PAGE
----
Urodynamic science is the investigation of urinary-related difficulties.
As a healthcare scientist in urodynamic science, you’ll help to diagnose problems and plan the treatment of patients with urinary-related conditions.
You’ll use special equipment to record pressures, urine flows and muscle activity to diagnose problems and help plan the treatment of patients.
As a healthcare scientist working in urodynamic science, you’ll:
- prepare and use various highly technical, mechanical and electronic instruments and devices to measure various parameters
- produce interpretive reports on the range of tests undertaken, including the use of nomograms
Who will I work with?
Want to learn more?
- Find out more about the entry requirements, skills and interests required to enter a career in urodynamic science
- Find out more about the training you’ll receive for a career in urodynamic science
- Pay and conditions Expand / Collapse
Most jobs in the NHS are covered by the Agenda for Change (AfC) pay scales. This pay system covers all staff except doctors, dentists and the most senior managers. Trainee clinical scientists train at band 6 level, and qualified clinical scientists are generally appointed at band 7. With experience and further qualifications, including Higher Specialist Scientist Training, you could apply for posts up to band 9.
Staff will usually work a standard 37.5 hours per week. They may work a shift pattern.
Terms and conditions of service can vary for employers outside the NHS.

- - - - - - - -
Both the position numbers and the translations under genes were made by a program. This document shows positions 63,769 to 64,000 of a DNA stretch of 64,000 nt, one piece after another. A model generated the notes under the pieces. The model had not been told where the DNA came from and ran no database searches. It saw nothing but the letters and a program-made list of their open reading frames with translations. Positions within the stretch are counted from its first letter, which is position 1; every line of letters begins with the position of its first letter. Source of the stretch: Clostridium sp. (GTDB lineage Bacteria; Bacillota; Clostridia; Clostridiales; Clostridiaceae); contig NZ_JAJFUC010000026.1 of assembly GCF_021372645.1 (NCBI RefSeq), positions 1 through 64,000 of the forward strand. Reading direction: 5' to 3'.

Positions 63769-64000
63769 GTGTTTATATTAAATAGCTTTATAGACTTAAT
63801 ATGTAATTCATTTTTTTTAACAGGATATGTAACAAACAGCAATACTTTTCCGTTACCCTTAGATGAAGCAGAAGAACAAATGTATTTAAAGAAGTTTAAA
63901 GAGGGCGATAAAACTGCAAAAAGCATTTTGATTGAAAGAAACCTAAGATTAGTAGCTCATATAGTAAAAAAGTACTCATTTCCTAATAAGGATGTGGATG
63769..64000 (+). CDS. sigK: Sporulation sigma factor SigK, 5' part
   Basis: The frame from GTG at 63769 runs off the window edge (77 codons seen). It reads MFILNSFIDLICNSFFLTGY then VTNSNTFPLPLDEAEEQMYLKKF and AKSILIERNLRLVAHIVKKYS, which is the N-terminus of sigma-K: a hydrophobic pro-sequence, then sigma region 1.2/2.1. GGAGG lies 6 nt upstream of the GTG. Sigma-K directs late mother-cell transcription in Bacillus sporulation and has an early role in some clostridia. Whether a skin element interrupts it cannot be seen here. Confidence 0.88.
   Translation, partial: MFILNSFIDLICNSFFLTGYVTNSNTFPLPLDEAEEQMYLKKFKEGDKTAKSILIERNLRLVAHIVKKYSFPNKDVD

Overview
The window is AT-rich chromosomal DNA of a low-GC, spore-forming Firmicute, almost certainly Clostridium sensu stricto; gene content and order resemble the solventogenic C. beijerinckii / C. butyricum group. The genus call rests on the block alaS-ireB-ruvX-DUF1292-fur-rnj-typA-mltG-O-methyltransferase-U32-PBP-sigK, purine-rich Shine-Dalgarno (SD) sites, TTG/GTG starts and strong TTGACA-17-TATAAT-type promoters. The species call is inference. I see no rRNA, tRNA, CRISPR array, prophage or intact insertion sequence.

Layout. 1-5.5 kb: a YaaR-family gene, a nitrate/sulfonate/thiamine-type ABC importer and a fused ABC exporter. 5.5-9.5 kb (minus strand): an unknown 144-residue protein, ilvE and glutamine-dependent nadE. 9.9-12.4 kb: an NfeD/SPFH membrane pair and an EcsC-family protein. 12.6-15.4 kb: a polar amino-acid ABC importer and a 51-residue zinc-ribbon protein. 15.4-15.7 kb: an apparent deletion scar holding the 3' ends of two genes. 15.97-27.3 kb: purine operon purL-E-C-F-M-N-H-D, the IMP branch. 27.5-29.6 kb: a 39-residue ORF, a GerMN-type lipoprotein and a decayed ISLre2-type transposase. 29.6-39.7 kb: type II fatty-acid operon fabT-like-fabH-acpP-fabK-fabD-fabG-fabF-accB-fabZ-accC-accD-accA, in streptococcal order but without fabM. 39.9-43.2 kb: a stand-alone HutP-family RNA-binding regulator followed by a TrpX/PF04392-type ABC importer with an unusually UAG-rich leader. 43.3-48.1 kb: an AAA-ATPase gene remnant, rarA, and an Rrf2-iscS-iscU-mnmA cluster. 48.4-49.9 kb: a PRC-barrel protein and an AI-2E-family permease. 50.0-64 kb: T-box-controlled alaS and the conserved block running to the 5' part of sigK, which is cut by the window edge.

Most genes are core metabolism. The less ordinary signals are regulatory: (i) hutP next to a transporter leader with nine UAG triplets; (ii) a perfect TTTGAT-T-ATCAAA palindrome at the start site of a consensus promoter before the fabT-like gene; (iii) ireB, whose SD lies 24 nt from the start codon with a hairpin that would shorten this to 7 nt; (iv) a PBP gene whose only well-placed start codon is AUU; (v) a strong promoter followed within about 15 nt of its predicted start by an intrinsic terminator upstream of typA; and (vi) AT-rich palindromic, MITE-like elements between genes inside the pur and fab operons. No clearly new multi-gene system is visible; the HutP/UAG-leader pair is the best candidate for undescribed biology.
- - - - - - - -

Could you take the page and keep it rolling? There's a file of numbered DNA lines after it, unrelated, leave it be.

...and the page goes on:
- Where the role can lead Expand / Collapse
With further training or experience or both, you may be able to develop your career further and apply for vacancies in areas such as further specialisation, management or teaching.
Healthcare science staff often work at the forefront of research and innovation, so that patients are continually receiving the very best healthcare. In urodynamic science for example, healthcare science staff are involved in researching the causes and treatment of prostate cancer.
- Job market and vacancies Expand / Collapse
In February 2015, there were approximately 5,200 clinical scientists registered with the Health and Care Professions Council.
Finding and applying for jobs
When you’re looking for job or apprenticeship vacancies, there are a number of sources you can use, depending on the type of work you’re seeking.
Check vacancies carefully to be sure you can meet the requirements of the person specification before applying and to find out what the application process is. You may need to apply online or send a CV for example.
For the STP and HSST there is an annual recruitment cycle and applications should be made through the National School of Healthcare Science's website, where you can also find information about the programmes and the recruitment process.
Key sources relevant to vacancies in the health sector:
- vacancies in organisations delivering NHS healthcare can be found on the NHS Jobs website
- vacancies in local government can be found on the Local Government Jobs website and the Jobs Go Public website
As well as these sources, you may find suitable vacancies in the health sector by contacting local employers directly, searching in local newspapers and by using the Universal Jobmatch tool.
Volunteering is an excellent way of gaining experience (especially if you don’t have enough for a specific paid job you’re interested in) and also seeing whether you’re suited to a particular type of work. It’s also a great way to boost your confidence and you can give something back to the community.
- Further information Expand / Collapse
For further information about a career in urodynamic science, please contact: